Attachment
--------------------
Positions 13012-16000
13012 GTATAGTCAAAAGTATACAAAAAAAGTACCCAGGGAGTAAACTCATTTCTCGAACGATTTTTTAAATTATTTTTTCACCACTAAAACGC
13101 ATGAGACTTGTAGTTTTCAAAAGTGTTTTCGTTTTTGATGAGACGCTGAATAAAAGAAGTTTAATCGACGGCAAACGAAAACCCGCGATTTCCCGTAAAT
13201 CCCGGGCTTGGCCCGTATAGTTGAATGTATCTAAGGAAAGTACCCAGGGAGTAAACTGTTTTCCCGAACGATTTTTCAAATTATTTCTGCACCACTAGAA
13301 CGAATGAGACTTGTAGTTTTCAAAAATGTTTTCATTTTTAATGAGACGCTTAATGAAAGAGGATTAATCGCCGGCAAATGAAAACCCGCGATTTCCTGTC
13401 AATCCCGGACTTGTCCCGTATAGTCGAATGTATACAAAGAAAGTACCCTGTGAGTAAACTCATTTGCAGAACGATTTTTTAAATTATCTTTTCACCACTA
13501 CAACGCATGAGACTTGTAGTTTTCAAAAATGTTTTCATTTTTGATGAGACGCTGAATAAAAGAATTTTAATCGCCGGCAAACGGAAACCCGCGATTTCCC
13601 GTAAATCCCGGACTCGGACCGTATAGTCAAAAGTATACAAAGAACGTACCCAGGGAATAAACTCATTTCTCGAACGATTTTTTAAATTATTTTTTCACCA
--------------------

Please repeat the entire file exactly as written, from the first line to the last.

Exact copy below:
Positions 13012-16000
13012 GTATAGTCAAAAGTATACAAAAAAAGTACCCAGGGAGTAAACTCATTTCTCGAACGATTTTTTAAATTATTTTTTCACCACTAAAACGC
13101 ATGAGACTTGTAGTTTTCAAAAGTGTTTTCGTTTTTGATGAGACGCTGAATAAAAGAAGTTTAATCGACGGCAAACGAAAACCCGCGATTTCCCGTAAAT
13201 CCCGGGCTTGGCCCGTATAGTTGAATGTATCTAAGGAAAGTACCCAGGGAGTAAACTGTTTTCCCGAACGATTTTTCAAATTATTTCTGCACCACTAGAA
13301 CGAATGAGACTTGTAGTTTTCAAAAATGTTTTCATTTTTAATGAGACGCTTAATGAAAGAGGATTAATCGCCGGCAAATGAAAACCCGCGATTTCCTGTC
13401 AATCCCGGACTTGTCCCGTATAGTCGAATGTATACAAAGAAAGTACCCTGTGAGTAAACTCATTTGCAGAACGATTTTTTAAATTATCTTTTCACCACTA
13501 CAACGCATGAGACTTGTAGTTTTCAAAAATGTTTTCATTTTTGATGAGACGCTGAATAAAAGAATTTTAATCGCCGGCAAACGGAAACCCGCGATTTCCC
13601 GTAAATCCCGGACTCGGACCGTATAGTCAAAAGTATACAAAGAACGTACCCAGGGAATAAACTCATTTCTCGAACGATTTTTTAAATTATTTTTTCACCA